Good job bringing this to light. People won't realise how huge the problem is and municipalities are woefully ill equipped to...
Agreed; mining can never be sustainable, but then how do you get the metals to make all the things you need in the course of...
Very good piece.
the us energy department is abandoning plans to sell its surplus stock of nickel, mainly leftovers from nuclear weapons manufacture, for fears that it may be too radioactive to sell on the open market.
In August 1997, the departmenthad announced that it would sell6,000 tonnes of nickel in late 2000, for$ 41 million, in a move to tradeoff materials left over from manufacturing weapons. There were alsoplans to sell another 10,000 tonnes later.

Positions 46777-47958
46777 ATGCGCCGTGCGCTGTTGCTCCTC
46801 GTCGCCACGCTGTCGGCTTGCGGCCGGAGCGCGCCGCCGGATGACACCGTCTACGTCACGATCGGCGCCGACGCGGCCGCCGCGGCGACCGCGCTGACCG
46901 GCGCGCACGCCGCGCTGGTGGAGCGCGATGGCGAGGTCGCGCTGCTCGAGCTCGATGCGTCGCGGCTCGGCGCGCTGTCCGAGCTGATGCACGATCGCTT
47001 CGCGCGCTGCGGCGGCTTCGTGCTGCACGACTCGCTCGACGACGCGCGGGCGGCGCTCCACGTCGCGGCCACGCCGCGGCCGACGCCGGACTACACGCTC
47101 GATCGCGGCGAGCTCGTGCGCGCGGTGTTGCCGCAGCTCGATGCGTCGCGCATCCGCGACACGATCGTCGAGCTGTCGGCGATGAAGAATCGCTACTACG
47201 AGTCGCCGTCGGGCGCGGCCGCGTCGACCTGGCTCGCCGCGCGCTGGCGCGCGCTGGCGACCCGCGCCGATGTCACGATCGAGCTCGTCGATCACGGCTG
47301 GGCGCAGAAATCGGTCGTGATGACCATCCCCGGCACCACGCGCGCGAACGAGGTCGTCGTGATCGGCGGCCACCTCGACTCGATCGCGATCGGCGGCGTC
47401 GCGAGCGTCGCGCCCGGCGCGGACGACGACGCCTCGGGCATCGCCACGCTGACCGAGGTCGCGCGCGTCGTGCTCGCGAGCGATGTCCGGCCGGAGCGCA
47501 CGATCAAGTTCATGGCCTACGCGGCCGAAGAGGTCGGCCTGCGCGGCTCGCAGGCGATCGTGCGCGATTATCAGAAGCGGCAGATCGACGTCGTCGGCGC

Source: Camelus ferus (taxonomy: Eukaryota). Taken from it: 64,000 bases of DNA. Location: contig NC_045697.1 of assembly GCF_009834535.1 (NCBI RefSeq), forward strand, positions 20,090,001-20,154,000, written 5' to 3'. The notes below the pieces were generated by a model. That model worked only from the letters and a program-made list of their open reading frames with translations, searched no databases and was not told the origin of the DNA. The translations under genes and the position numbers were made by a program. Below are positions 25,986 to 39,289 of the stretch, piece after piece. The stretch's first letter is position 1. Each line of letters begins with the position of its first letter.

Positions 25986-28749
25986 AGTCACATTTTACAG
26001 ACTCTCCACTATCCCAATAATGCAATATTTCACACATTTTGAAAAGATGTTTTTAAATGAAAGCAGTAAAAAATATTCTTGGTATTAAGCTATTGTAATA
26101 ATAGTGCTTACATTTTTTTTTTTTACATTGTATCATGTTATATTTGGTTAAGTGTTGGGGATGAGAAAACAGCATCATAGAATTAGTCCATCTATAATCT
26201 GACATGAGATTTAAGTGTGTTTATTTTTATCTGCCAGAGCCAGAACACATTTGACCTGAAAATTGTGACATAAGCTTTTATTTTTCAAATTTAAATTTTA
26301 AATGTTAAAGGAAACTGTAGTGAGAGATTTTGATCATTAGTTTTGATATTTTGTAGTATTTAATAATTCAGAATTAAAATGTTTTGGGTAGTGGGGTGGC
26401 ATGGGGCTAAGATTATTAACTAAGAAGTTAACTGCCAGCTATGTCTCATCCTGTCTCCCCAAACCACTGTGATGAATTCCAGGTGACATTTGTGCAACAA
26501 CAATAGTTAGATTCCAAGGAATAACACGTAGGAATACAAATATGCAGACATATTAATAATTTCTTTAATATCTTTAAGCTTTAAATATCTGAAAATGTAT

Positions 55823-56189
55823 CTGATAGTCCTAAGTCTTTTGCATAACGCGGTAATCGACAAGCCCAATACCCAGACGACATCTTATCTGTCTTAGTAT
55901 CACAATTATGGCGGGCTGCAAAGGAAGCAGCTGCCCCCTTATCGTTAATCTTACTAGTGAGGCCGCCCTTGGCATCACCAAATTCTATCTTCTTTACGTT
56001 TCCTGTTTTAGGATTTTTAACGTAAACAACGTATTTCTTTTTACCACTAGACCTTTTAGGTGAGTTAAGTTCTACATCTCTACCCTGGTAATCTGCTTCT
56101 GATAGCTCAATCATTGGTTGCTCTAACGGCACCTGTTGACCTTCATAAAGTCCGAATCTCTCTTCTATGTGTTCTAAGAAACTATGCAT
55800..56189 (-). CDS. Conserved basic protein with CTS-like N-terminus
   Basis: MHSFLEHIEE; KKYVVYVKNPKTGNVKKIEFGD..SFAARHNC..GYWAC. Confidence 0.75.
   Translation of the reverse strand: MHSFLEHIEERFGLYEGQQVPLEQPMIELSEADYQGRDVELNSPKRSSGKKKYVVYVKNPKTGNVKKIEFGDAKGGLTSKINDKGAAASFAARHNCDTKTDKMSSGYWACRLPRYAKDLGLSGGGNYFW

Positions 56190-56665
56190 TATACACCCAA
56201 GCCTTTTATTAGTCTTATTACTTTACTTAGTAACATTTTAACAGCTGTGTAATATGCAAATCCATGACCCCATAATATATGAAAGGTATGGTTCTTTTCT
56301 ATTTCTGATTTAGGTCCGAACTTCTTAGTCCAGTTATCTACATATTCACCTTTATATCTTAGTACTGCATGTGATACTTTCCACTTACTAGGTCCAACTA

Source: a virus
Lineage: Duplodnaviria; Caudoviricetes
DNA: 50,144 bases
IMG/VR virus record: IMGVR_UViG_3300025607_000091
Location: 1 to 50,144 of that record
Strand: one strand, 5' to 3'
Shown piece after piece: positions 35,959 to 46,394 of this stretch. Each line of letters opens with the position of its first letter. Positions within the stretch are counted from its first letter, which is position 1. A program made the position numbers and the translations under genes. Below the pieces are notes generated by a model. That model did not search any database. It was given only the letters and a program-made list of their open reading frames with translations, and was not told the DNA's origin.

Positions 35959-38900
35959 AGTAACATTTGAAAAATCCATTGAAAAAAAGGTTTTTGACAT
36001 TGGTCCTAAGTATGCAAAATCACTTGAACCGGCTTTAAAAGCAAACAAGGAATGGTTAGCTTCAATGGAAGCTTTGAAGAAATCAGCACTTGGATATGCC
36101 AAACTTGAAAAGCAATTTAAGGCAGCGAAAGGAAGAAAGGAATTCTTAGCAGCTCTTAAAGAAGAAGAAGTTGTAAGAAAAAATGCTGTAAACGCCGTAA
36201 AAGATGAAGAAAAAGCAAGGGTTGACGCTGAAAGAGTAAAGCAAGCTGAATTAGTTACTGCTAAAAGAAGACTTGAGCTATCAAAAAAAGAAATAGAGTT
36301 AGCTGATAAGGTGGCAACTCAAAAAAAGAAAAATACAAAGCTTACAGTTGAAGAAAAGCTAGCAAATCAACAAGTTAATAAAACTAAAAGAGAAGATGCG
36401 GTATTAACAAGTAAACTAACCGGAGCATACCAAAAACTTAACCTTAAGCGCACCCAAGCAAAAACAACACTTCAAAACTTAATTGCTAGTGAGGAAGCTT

It was known that the material was radioactive. But since there was no standard measure of how much radioactivity in such material was unsafe for human beings, the plan did not violate any rules.
However, horrified scrap dealers and steel industry leaders raised objections. They feared having to explain to their customers that their product was even mildly radioactive. "It would hurt our workers and facilities if it isn't in fact safe, and the people won't even believe its safe," said Thomas Sneeringer, senior vice-president of the Iron and Steel Institute, a us -based trade group.